- Thomas Jefferson

On the morning of September 11, 2001, I was on my way to class. I didn't listen to the local radio stations very often, mainly because I didn't like the morning DJs or their taste in music much (I could only take so much of Red Hot Chili Peppers and The Offspring, but that's a post for another time). I got to class like any other morning, and this being early in the fall semester most of the students showed up on time. My professor walked in the classroom a few minutes later and immediately ordered everyone to quiet down, asking anyone for accurate information as to what was happening that morning. I immediately turned to my friend sitting next to me asking what I had missed, and she said she heard something about an airplane crashing into the World Trade Center. My first thought was that it was some kind of bi-plane, anything but a 747 for sure.

Of course, I was completely wrong.

My professor cancelled class on the spot, telling everyone to go home and watch the news. I got back in my car and drove home, making sure to listen to the local radio stations this time. By this point, all local stations had switched over to major network broadcasts, and I heard Peter Jennings reporting everything that was going on. During the trip home, I heard him announce the World Trade Center was collapsing. All I had to go on was his description of the chaos in New York City until I finally got home and turned on the news.

Fast forward to the spring of 2003 when the U.S. invaded Iraq. I was in my final semester of college, and anti-war assemblies were being held all over campus, as well as televised on stations all over the country. MTV had college students call in from across the country talking about what was going on by students demonstrating their oppositions to the invasion efforts. Frankly, I didn't like how MTV in particular only seemed interested in talking to college students who opposed the effort, but by this point the U.S. was fully committed to finding two people: Osama bin Laden, who had taken ownership of the attacks on September 11; and Saddam Hussein, who had ruled Iraq with his iron fist regime for decades.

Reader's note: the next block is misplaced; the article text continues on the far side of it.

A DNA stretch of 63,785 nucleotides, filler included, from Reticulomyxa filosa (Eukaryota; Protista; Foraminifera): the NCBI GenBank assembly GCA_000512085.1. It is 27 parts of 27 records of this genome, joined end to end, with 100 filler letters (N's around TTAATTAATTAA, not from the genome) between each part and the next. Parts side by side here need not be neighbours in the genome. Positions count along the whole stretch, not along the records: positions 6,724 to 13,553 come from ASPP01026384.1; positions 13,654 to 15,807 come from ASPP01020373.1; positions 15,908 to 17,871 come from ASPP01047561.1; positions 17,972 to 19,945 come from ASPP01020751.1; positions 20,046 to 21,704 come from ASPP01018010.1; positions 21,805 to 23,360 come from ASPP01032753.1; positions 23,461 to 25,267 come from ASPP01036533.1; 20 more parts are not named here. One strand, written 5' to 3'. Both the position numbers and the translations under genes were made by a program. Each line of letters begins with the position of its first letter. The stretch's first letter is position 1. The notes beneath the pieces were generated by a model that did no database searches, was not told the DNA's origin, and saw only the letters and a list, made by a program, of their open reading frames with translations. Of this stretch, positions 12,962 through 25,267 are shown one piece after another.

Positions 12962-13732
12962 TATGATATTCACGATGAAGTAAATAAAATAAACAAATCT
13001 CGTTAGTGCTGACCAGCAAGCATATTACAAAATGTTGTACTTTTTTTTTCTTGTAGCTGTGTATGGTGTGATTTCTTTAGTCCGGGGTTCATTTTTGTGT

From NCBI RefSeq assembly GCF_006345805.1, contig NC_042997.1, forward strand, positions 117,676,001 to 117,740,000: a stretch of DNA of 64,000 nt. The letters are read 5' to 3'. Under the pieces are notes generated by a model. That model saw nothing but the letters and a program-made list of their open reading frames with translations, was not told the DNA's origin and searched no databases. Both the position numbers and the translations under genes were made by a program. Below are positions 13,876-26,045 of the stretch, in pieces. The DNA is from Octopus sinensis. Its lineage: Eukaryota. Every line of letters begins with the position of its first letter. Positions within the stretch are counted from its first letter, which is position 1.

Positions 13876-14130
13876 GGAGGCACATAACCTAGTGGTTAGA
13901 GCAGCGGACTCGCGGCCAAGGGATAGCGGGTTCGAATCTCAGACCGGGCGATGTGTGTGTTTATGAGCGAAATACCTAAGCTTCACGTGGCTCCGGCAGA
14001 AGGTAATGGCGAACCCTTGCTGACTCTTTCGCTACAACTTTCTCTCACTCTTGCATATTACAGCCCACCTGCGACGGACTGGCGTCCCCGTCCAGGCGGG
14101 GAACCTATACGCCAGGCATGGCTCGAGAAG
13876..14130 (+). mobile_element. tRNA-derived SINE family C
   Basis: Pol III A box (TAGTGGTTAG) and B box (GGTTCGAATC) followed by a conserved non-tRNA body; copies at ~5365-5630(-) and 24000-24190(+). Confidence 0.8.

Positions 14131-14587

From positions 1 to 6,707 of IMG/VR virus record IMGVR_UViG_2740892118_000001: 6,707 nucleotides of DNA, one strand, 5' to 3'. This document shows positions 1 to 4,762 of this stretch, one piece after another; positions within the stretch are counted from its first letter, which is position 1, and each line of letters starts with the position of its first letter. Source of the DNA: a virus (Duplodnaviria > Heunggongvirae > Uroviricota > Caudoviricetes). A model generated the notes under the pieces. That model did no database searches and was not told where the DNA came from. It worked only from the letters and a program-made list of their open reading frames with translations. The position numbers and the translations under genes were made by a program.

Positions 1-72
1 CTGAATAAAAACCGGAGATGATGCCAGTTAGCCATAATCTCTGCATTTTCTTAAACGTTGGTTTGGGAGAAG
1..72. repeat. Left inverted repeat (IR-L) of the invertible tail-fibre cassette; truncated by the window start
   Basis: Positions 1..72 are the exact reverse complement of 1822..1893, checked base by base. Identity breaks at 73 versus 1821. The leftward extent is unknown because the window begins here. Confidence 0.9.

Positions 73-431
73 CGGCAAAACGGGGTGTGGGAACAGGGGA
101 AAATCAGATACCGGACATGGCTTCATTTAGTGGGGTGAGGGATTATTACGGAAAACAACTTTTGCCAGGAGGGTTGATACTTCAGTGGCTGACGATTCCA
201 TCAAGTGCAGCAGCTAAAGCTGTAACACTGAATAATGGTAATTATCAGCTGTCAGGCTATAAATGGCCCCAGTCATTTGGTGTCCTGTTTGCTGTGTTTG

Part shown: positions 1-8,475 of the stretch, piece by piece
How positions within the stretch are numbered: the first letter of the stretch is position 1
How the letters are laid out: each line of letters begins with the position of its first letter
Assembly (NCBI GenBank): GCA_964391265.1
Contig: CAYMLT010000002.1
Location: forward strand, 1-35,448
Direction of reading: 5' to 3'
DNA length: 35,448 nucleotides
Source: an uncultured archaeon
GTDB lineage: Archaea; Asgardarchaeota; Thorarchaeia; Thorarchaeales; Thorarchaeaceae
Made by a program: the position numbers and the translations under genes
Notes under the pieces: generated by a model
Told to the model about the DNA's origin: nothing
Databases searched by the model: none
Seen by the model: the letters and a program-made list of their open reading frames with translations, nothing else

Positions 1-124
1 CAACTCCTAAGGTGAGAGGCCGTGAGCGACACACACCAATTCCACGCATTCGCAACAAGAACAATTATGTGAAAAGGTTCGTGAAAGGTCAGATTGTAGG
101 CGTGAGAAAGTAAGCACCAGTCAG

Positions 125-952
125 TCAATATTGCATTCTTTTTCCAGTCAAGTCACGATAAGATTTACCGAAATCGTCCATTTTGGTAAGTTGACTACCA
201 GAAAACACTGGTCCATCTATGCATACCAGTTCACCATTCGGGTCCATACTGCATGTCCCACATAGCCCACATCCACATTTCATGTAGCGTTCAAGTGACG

I found myself somewhat torn in the whole mess. I absolutely believed (and still do believe) that Hussein was a maniac who should have been brought to justice a very long time ago. When he faced punishment for his actions, he got what he had deserved. I certainly didn't like the sound of the reports on CNN that American soldiers were killed in Iraq and Afghanistan on an almost-daily basis, but I truly believed the greater good was being served. I just didn't like the idea of the U.S. going at it alone, more or less.

Finally late last night, I was getting ready for bed when one of my friends IM'd me that Obama was about to announce something BIG. I put on CNN and saw Wolf Blitzer reporting that whatever Obama was going to talk about, it had to deal with national security, but nothing with regards to Libya or anything else that had been in the news recently. When I saw that Osama bin Laden had been tracked down by U.S. intelligence and a SEAL team had killed him on sight, I was utterly speechless. The sight of people gathered outside the White House and in Times Square singing and celebrating was something words could never adequately describe. The other major goal for the U.S. military in the last 10 years was finally brought to an end. A man who had committed atrocities long before 9/11 had met justice.

One of my first thoughts in seeing the details come out was something I heard on a local radio station the day after 9/11. The host said that day we weren't Republicans or Democrats. We were simply all Americans. We were all hurting. We were all angry. We were all sharing in the losses by the families whose loved ones perished in the attacks. I can't pretend to know what it's been like for children who had lost a parent that day, a parent who had lost a child, a husband who had lost his wife, or a wife who had lost her husband. Last night, the lingering hurt and anger could really start to pass. I don't doubt that families will always miss their loved ones from that day, but there has to be some element of peace knowing the man responsible for the attacks has been brought to justice.

Just like that day, today we are not Republicans or Democrats. We are not Christians or Muslims. We are all simply Americans. We can all share in the relief knowing one of the truly evil men in this world will never hurt another soul. We all know this isn't quite the end, but it's surely a big step towards it.

I don't know if anyone serving in the military will ever read this blog, but if that were to ever happen, please know this: your sacrifices over the last ten years will always be remembered. I simply can't thank you enough for everything you've done to protect this country. The freedom all Americans enjoy can easily be taken for granted, and days like today are a reminder of what you do for us every day.

I think it's safe to say that all the members of that unit who had infiltrated bin Laden's mansion and took him out will never have to pay for another drink in their lives.